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The Cold War in South Asia
Britain, the United States and the Indian Subcontinent, 1945–1965

£82.00

  • Date Published: August 2013
  • availability: Available
  • format: Hardback
  • isbn: 9781107008151

£ 82.00
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  • The Cold War in South Asia provides the first comprehensive and transnational history of Anglo-American relations with South Asia during a seminal period in the history of the Indian Subcontinent, between independence in the late 1940s, and the height of the Cold War in the late 1960s. Drawing upon significant new evidence from British, American, Indian and Eastern bloc archives, the book re-examines how and why the Cold War in South Asia evolved in the way that it did, at a time when the national leaderships, geopolitical outlooks and regional aspirations of India, Pakistan and their superpower suitors were in a state of considerable flux. The book probes the factors which encouraged the governments of Britain and the United States to work so closely together in South Asia during the two decades after independence, and suggests what benefits, if any, Anglo-American intervention in South Asia's affairs delivered, and to whom.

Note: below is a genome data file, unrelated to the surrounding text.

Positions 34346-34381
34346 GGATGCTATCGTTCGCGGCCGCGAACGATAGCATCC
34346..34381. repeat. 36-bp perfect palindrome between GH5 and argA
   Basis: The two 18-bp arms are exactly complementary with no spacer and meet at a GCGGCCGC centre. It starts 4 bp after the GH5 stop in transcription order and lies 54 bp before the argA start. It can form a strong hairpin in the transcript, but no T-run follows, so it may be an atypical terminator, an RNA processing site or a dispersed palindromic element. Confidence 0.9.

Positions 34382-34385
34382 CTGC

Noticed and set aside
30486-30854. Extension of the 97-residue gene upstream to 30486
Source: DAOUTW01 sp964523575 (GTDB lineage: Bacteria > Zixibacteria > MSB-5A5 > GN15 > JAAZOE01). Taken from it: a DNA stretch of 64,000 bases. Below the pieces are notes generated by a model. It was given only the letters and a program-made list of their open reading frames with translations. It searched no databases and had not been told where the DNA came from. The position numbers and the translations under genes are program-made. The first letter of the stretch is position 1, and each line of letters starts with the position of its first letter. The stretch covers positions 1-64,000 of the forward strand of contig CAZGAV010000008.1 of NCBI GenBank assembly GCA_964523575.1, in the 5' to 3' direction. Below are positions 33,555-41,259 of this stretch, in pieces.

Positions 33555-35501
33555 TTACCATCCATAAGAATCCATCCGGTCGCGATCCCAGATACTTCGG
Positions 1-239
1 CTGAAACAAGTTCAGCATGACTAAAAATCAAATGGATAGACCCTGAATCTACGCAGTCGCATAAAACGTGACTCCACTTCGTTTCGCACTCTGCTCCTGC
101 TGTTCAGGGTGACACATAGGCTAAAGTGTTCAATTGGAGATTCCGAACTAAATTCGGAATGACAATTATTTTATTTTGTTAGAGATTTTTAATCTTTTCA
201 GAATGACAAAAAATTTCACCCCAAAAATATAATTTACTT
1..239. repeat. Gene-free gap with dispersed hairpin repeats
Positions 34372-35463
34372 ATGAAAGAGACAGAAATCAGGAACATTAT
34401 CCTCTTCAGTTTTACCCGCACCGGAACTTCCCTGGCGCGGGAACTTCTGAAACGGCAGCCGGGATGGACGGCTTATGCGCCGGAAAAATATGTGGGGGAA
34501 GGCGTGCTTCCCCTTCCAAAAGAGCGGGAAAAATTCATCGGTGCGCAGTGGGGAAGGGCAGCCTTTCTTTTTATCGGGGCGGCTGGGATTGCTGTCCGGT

• A truly transnational approach incorporating analyses of Soviet, Chinese, British, American, Indian and Pakistani policy-making in the region
    • The first systematic examination of Britain and America's relationship with post-independence South Asia
    • Strong contemporary relevance, offering important historical context to current Western interactions with South Asia
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    Reviews & endorsements

    'McGarr has crafted a superb international history. [He] tracks not only the rise and fall of Anglo-American influence in South Asia during the first two decades after Independence and Partition until the end of the 1960s, but, just as importantly, he provides a broad assessment of the regional policies of India, Pakistan, the Soviet Union, and China … [He] has done an extraordinary job of constructing an international narrative by conducting rigorous multi-archival research in several countries. This is no mean feat, especially given the difficulties of using archives in India and Pakistan … The Cold War in South Asia should be required reading for anyone interested not only in South Asia, but also the global Cold War.' Eric Pullin, H-Diplo

    'It is hard not to applaud The Cold War in South Asia. There is hardly a question - hardly a document - about UK-U.S. relations within the context of South Asia policy that is not accounted for in this book. American presidents and British prime ministers, as well as their foreign secretaries, ambassadors and security advisers brilliantly come to life as they interact with the top leadership in Pakistan and India … There is no doubt that scholars interested in South Asia will take recourse to this book. Even decades from now they will find a meticulously produced gold mine of information.' Markus Daechsel, H-Diplo